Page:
Although she flirted a bit with a charming paperboy in Season 2, Eloise’s closest relationships outside of her family are with other women. This season we see her become closer to Cressida Cowper (Jessica Madsen), which adds some nice depth to Cressida’s Mean Girl antics. Both Eloise and Cressida confide in each other that they want to live their own lives without getting married. And we see them seeking each other’s company at events, in a way that almost resembles a traditional courtship.

When asked about possible queer coding in Eloise and Cressida’s relationship, Madsen told Decider that she would be happy if that were the case.

“I think that’s absolutely amazing,” she said. “That would be the best! Yeah, I mean, that would be cool. I like to think it would make sense since, for example, she hasn’t grabbed a man yet. So why not a girl?

Eloise and Benedict also share a particularly special relationship, which puts them very much at odds with their more marriage-oriented family. They are often seen together and make jokes at the expense of the ladies and gentlemen of the Ton. They are both the second eldest son/daughter and both have a passion for something other than being rich. While some of the other Bridgerton siblings weren’t all that enthusiastic about the idea of ​​marriage in the first place (like Anthony and Francesca), Eloise and Benedict more openly reject the institution of marriage.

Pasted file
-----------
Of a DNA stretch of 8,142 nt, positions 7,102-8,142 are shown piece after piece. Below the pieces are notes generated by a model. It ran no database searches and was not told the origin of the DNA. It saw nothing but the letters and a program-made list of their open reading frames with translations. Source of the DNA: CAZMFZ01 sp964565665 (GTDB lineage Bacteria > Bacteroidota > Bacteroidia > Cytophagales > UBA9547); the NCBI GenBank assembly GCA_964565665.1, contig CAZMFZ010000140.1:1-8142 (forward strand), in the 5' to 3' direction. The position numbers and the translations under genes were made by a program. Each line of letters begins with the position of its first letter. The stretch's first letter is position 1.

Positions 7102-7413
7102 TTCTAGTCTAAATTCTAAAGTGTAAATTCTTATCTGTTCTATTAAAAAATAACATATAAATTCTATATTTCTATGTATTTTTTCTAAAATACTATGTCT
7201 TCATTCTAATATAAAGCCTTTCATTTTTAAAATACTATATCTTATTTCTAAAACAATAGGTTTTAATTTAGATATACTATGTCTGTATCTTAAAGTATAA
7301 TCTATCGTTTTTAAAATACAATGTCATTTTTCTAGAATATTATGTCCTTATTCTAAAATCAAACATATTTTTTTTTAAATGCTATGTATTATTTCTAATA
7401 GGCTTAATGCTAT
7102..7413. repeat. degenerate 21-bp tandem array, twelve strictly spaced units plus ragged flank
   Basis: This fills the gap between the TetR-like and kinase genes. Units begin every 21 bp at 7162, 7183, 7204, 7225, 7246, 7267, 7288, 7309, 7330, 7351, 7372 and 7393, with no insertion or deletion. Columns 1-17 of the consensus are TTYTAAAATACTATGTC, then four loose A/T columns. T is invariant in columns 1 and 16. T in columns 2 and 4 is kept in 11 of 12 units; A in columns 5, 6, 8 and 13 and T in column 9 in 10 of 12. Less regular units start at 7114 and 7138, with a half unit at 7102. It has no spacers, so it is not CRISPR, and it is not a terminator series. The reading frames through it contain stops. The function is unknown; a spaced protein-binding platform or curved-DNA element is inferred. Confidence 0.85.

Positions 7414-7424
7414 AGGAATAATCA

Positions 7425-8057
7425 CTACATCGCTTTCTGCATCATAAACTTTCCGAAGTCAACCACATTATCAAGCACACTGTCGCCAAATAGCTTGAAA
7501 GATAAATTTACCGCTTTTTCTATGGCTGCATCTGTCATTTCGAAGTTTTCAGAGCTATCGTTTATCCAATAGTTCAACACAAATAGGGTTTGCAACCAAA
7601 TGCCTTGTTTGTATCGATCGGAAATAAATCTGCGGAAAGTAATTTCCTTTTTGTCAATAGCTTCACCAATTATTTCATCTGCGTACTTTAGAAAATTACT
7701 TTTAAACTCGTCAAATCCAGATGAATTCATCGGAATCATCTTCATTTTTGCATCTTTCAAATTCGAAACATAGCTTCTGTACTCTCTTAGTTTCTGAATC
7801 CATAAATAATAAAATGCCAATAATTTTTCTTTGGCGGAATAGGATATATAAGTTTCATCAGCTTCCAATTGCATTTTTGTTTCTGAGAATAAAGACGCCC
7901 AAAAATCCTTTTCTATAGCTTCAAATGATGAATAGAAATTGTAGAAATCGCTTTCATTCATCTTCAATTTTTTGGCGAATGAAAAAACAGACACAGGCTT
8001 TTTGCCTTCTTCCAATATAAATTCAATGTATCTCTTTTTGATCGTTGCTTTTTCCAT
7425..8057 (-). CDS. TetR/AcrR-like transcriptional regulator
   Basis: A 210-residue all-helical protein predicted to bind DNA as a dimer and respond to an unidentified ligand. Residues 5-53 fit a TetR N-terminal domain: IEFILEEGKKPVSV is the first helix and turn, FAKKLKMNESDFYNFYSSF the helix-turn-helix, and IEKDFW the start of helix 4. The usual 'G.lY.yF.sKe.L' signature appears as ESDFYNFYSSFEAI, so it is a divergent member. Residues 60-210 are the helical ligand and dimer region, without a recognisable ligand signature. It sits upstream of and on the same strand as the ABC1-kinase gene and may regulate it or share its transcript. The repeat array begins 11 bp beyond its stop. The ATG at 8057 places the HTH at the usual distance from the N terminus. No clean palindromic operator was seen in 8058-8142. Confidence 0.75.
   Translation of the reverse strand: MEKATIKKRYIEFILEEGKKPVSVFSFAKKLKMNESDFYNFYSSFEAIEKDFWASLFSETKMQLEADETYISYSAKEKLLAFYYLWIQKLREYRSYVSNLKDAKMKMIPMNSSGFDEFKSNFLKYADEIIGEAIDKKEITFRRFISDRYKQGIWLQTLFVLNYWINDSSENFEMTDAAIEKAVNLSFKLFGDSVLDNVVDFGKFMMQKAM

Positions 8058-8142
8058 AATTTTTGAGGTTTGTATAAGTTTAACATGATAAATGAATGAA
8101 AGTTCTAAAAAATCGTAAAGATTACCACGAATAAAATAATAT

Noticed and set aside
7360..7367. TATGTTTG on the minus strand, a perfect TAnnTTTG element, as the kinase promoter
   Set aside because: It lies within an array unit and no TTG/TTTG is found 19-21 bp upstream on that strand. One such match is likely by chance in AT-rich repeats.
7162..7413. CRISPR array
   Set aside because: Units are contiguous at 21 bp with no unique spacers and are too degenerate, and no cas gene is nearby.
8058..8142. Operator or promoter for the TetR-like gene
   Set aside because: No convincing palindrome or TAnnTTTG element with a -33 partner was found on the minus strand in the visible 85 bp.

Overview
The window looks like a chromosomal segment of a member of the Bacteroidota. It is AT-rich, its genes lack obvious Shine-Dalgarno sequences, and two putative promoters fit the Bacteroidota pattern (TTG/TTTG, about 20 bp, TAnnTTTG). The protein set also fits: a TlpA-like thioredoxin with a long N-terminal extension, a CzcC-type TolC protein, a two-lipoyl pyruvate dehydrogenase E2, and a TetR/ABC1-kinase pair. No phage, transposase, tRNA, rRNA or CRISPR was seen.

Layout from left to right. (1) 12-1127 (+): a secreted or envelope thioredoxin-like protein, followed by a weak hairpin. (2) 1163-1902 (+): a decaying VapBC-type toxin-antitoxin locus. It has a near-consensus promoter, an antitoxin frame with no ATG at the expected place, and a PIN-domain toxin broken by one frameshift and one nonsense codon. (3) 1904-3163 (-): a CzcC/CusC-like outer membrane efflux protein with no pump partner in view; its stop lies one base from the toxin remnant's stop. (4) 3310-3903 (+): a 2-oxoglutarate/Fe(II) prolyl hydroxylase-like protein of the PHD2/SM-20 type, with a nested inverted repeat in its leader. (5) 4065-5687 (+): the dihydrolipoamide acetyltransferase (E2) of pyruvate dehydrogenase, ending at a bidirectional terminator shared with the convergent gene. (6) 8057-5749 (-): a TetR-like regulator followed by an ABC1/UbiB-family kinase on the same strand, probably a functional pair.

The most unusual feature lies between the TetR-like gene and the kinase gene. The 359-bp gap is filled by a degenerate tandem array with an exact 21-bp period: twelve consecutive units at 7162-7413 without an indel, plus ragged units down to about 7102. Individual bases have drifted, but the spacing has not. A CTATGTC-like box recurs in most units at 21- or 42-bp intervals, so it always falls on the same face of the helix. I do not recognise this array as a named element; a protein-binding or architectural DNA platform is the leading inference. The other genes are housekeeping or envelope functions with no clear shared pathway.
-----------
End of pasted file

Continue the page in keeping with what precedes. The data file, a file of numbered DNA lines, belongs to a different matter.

…Or Brimsley’s lover returns

Reynolds, a tall blond white man, stands next to Brimsley, a short, brunette white man.

Photo: Liam Daniel/Netflix

Now there is an actual, fully fleshed out and beautifully poignant queer love story set in the Bridgerton universe – but you should look at the Queen Charlotte miniseries to experience it. It turns out that the Queen’s butler, Brimsley, has a long relationship with the King’s butler, Reynolds. We saw the full extent of that relationship in the prequel, but we haven’t seen Reynolds these days. He could be are dead, but we also haven’t seen much of King George at all, so maybe Reynolds will just take care of his boss and we’ll see the gay butlers reunited!

…or it’s just a completely different character!

Lady Danbury, lounging in a peacock blue dress, with her hair down, not a problem in the world

Photo: Liam Daniel/Netflix

There is of course a good chance that the queer Bridgerton love story does not belong to any of the main siblings. After all, this is a show with one lot of characters and side plots. Maybe it’s a side character with a lot of character (sapphic arc for Lady Danbury perhaps?), or maybe it’s someone introduced in an upcoming season solely to have a background romance.

Hopefully this promised queer love story will get as much weight as the heterosexual story. This is an alternate history, after all, where love conquers all and the showrunners aren’t exactly bound by historical accuracy.

As Brownell says, “We have the privilege of living in this fantasy world, which means we can resist some of the reality of what happened in the 19th century.”